Q. Why did you become interested in WP7 development? What challenges and business opportunities do you see in building WP7 applications?

A. For me, there are two main factors that stand out. Firstly, the development environment is second to none. Having had experience with other platforms, I find the WP7 development tools a joy to work with and very productive. I’m also familiar with the .NET framework, so it was a straightforward process migrating from desktop development to WP7 development and there was a minimal amount of paradigm changes required. Secondly, I believe there’s huge potential for WP7 to be successful and with an unsaturated marketplace, it could be quite lucrative for developers. I also feel Microsoft is on the right steps regarding Marketplace criteria to minimize the number of novelty apps that drown out quality apps.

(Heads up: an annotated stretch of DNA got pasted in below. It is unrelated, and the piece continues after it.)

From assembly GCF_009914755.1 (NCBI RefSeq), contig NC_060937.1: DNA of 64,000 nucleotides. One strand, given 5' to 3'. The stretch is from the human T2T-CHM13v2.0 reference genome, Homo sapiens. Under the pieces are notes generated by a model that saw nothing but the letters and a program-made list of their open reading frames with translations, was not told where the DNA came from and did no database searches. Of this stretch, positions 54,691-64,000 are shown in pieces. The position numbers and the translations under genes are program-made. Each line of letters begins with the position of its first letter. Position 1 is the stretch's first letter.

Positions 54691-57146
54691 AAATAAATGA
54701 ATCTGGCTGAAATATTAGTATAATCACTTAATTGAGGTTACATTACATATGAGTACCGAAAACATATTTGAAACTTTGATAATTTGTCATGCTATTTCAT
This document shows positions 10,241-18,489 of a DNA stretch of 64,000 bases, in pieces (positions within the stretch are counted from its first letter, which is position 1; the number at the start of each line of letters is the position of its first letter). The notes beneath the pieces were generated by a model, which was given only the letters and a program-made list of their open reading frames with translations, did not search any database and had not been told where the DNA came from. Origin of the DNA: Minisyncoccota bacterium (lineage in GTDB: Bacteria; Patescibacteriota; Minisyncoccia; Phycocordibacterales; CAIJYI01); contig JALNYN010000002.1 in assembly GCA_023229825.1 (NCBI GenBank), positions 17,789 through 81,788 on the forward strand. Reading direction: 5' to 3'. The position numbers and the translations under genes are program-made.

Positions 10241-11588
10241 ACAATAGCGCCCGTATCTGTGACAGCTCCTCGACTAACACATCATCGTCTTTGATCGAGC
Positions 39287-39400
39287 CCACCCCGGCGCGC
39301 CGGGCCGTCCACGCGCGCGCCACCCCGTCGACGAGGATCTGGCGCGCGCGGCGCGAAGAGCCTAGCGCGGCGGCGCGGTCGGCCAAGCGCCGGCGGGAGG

Despite the phone getting generally positive reviews, it’s still an untested platform in the real world. Therefore, it’s quite a huge risk for full time independent developers like me to hedge their bets on the platform, but part of the challenge is to develop quality apps that will stand out and lower that risk. Also, being the first version of the SDK, it’s quite limited in functionality compared to other platforms and so some apps have to be designed to take into account any restrictions present.

Q. Are you planning to launch some application on the Marketplace when WP7 is launched?